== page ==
Topographic effects on flow path and surface water chemistry of the Llyn Brianne catchments in Wales
Wolock, D.M.; Hornberger, G.M.; Musgrove, T.J.. 1990 Topographic effects on flow path and surface water chemistry of the Llyn Brianne catchments in Wales. Journal of Hydrology, 115 (1-4). 243-259. 10.1016/0022-1694(90)90207-EFull text not available from this repository.
Topographic shape is a watershed attribute thought to influence the flow path followed by water as it traverses a catchment. Flow path, in turn, may affect the chemical composition of surface waters. Topography is quantified in the hydrological model TOPMODEL as the relative frequency distribution of the index , where a is the upslope area per unit contour that drains past a point and tanB is the local surface slope. Spatial distributions of were calculated for eight catchments in Wales on a 25 m × 25 m grid. Among the catchments, mean observed stream H+ concentration during high flow periods was highly correlated with the mean of the distribution. The steady-state gain of a transfer function (time series) model relating H+ to discharge was positively correlated with the mean of the distribution. These results suggest that during high flow periods, both the average stream acidity and the magnitude of fluctuations in H+ are conditioned by the topographic shape of the catchment. By performing a sensitivity analysis on TOPMODEL, we also show that as the mean of the distribution for a catchment increases, so does its theoretical likelihood to produce significant quantities of surface and near-surface runoff. Our observed results in the Llyn Brianne catchments are consistent with this theoretical expectation in that surface or near-surface runoff is often higher in acidity than are deeper sources of hillslope runoff.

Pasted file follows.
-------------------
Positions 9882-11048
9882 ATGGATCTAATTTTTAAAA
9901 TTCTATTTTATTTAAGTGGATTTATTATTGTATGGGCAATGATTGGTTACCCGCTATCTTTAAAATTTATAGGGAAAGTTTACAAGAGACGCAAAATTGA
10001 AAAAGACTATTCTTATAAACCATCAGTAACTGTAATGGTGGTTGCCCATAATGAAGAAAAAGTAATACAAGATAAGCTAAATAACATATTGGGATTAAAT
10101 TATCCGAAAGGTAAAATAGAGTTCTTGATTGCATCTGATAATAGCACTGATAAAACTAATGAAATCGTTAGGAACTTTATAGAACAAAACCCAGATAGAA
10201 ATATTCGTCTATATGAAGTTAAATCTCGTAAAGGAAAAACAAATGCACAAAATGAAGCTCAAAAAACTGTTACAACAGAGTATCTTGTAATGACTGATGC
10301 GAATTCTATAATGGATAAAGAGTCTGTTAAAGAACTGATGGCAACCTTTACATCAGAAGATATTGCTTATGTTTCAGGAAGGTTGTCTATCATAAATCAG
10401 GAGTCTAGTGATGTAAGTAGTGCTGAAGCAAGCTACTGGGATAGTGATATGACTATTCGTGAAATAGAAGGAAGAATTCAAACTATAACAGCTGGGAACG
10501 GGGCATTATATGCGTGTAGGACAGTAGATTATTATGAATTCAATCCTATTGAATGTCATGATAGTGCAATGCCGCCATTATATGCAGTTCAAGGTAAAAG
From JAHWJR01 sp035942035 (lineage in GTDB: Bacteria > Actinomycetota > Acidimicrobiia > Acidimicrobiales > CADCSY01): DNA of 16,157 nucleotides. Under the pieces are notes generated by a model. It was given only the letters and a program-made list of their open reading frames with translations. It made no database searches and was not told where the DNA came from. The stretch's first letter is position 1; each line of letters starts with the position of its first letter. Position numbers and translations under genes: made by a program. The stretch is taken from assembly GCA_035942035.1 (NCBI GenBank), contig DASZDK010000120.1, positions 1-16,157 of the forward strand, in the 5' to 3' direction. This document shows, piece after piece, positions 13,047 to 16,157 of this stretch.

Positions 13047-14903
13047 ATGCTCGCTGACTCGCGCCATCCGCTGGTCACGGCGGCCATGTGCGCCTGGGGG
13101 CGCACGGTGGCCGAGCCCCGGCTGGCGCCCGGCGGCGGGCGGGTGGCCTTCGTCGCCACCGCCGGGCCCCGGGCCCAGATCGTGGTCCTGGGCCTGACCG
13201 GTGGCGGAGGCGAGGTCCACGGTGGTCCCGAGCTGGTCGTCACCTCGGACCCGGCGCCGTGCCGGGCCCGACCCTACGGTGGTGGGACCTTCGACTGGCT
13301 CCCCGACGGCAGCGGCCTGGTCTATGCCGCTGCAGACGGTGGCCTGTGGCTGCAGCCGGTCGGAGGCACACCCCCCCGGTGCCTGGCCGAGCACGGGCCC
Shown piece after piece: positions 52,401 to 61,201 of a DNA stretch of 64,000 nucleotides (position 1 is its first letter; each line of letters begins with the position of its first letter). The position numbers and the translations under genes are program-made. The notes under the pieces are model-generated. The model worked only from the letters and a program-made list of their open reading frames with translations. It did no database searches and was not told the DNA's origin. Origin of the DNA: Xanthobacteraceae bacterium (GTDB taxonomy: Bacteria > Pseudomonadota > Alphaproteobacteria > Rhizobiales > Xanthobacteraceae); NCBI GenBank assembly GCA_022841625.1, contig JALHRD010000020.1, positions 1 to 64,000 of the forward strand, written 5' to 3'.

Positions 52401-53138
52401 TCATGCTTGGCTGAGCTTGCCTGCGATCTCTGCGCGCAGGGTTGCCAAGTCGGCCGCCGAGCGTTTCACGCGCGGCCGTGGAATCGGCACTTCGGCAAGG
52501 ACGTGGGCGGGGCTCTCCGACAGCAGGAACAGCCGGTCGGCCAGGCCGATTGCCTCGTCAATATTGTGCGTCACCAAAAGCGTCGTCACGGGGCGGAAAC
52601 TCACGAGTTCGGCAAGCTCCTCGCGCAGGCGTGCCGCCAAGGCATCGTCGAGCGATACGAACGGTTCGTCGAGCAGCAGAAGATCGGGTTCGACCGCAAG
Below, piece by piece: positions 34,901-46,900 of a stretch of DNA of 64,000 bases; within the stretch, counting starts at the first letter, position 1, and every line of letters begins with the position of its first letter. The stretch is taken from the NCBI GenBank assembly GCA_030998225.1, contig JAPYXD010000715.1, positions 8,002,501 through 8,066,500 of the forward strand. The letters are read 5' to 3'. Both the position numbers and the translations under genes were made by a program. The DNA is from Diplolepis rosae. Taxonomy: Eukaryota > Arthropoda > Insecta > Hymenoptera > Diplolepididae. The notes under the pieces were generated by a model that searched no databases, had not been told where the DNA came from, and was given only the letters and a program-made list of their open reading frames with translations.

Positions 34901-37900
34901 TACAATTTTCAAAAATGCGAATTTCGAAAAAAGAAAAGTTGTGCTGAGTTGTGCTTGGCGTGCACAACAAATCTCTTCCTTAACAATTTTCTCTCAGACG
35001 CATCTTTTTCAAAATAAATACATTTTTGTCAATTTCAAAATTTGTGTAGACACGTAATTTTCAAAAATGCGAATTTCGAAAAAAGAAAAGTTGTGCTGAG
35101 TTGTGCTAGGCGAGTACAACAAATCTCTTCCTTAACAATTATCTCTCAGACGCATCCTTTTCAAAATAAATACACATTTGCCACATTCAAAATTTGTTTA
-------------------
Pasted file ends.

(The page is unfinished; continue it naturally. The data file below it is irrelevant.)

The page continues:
|Programmes:||CEH Programmes pre-2009 publications > Other|
|CEH Sections:||_ Pre-2000 sections|
|Additional Keywords:||Llyn Brianne, Wales|
|NORA Subject Terms:||Hydrology|
|Date made live:||30 Nov 2010 16:02|
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